Chicago gang leader sentenced to 30 years in jail for his role in Chattanooga heroin ring case

Chicago gang leader sentenced to 30 years in jail for his role in Chattanooga heroin ring case

May 16th, 2019 by Staff Report in Breaking News

A gang leader from Chicago has been sentenced to 30 years in jail for his role in a Chattanooga heroin ring.

On Wednesday, local federal judge Curtis Collier also ordered 51-year-old James Silas, of Dolton, Illinois, to serve five years of supervised release once his prison sentence ends, according to a news release from the U.S. Department of Justice.

Beginning in 2016, the Drug Enforcement Administration conducted a series of court-authorized wiretaps on phones belonging to gang members as a part of an investigation into heroin distribution in and around Chattanooga, the release states. 

During the investigation, they learned about Silas' role.  He was arrested in Illinois and brought to Tennessee for trial. 

On Nov. 13, 2018, after a five-day jury trial, Silas was convicted of conspiring to distribute 1 kilogram or more of heroin.

At the sentencing hearing, the release states, witnesses testified that Silas was the leader of the Mafia Insane Vice Lords gang. Silas used the gang to develop a network of heroin distributors in several  cities, including Chattanooga, Knoxville, Memphis, Atlanta and elsewhere. He provided his subordinate gang members with what came to be known as "Chicago Gray," a form of heroin, the release states. The subordinates sold the drugs to other dealers and addicts. Witnesses testified that tens of thousands of dollars at a time were transported from Tennessee to Silas' Illinois residence in payment for heroin.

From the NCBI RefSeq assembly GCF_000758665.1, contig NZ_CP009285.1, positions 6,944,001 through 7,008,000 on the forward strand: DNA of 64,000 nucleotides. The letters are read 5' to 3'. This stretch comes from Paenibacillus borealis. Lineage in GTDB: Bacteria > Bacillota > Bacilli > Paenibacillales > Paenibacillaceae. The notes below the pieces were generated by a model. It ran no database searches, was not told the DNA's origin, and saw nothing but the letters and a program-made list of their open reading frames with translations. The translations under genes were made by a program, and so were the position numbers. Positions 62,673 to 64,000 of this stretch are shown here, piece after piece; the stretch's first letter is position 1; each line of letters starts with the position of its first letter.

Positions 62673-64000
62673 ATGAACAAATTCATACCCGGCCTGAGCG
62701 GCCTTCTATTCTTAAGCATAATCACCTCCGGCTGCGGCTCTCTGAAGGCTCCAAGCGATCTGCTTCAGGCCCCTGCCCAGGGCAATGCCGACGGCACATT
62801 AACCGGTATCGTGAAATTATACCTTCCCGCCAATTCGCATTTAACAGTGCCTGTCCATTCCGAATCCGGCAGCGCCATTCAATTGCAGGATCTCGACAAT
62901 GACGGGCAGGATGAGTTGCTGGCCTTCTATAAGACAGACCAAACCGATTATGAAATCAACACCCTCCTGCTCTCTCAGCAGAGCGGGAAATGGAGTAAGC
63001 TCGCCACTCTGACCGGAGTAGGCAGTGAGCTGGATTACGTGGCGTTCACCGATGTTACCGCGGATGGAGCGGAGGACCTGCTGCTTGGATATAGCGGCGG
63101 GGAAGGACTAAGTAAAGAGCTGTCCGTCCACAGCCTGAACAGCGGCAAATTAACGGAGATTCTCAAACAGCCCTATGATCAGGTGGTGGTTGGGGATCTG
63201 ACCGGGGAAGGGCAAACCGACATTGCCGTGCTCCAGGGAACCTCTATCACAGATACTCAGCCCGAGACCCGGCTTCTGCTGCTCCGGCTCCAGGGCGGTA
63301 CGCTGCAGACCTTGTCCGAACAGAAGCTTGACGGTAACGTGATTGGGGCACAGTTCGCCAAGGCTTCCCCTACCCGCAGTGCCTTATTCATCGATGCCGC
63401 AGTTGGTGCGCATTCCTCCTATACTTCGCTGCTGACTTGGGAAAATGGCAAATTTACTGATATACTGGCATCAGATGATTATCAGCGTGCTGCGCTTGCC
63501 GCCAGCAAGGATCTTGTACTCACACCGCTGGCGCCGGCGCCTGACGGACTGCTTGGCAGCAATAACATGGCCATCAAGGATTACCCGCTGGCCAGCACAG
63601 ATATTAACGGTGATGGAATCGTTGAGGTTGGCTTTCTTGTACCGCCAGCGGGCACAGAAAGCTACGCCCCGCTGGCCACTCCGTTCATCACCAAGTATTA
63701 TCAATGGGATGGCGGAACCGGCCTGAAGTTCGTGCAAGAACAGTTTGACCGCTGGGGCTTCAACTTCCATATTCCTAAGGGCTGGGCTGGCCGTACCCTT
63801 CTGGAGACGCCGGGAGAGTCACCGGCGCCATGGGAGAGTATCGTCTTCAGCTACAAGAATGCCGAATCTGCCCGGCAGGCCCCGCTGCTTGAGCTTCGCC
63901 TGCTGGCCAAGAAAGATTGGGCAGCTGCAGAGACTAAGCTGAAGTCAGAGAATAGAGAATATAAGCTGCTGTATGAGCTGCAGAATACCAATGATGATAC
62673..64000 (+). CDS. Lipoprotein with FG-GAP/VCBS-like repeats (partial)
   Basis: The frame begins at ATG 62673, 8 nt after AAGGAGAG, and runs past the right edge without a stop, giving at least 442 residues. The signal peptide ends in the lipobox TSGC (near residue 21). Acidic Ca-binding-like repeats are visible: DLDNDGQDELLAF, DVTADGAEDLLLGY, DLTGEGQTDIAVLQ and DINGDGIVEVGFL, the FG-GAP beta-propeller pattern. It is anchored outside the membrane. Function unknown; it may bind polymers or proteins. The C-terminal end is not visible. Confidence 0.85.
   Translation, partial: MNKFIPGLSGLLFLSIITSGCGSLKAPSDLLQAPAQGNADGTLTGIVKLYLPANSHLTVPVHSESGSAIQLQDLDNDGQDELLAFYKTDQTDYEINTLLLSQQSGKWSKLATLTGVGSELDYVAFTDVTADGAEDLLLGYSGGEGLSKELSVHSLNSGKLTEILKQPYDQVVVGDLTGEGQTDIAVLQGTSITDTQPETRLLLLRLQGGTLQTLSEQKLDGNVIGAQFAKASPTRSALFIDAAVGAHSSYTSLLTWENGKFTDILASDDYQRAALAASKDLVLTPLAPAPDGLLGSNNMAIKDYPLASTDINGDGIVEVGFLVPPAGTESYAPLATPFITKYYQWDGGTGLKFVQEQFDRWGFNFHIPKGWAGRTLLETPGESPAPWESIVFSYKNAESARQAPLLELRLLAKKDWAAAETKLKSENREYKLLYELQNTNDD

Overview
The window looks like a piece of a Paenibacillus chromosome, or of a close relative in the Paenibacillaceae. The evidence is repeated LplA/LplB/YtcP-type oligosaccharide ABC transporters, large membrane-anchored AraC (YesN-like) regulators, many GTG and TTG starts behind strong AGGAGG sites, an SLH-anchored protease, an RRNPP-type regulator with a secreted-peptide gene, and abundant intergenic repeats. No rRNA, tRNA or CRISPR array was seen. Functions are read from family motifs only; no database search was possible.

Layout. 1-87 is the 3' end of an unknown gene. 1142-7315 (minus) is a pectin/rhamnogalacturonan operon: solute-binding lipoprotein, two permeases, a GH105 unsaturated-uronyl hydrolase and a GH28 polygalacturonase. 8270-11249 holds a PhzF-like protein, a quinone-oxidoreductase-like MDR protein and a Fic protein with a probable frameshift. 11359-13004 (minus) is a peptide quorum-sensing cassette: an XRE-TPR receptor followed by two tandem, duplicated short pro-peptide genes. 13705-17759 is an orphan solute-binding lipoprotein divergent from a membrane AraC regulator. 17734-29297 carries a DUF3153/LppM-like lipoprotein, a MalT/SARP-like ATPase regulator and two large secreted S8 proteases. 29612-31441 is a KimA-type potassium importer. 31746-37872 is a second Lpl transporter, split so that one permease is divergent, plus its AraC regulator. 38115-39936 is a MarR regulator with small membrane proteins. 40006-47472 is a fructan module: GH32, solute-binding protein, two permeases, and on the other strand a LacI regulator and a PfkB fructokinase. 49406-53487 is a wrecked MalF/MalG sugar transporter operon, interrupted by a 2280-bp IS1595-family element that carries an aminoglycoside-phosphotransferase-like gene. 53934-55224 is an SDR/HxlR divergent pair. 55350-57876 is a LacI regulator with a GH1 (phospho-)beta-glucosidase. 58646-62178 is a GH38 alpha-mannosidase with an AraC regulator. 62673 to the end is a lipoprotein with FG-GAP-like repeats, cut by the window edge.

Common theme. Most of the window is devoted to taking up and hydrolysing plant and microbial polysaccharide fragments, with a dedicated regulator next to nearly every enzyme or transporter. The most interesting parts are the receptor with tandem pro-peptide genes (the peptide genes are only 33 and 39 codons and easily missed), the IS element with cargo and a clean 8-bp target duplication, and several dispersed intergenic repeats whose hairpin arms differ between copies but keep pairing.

Collier ordered the defendant to forfeit $600,000, representing proceeds of Silas' illegal drug trafficking.

"The Eastern District of Tennessee is experiencing a surge in drug abuse and overdose related deaths," said James  Douglas Overbey, U.S. Attorney for the Eastern District of Tennessee, in a statement.  "[The] sentencing is an example of how our office is working with our law enforcement partners to prosecute those who are trafficking in and distributing these illegal drugs into our region, putting the citizens of East Tennessee in danger."

Brett R. Pritts, assistant special agent in charge of DEA's Nashville district office, praised law enforcement efforts in the case, adding, "The Drug Enforcement Administration and our law enforcement partners remain committed to targeting interstate heroin traffickers and gang members that are contributing to the nation's opioid epidemic."

The Hamilton County Sheriff's Office and local and federal law enforcement agencies in the Chicago area assisted in the investigation, the release states.


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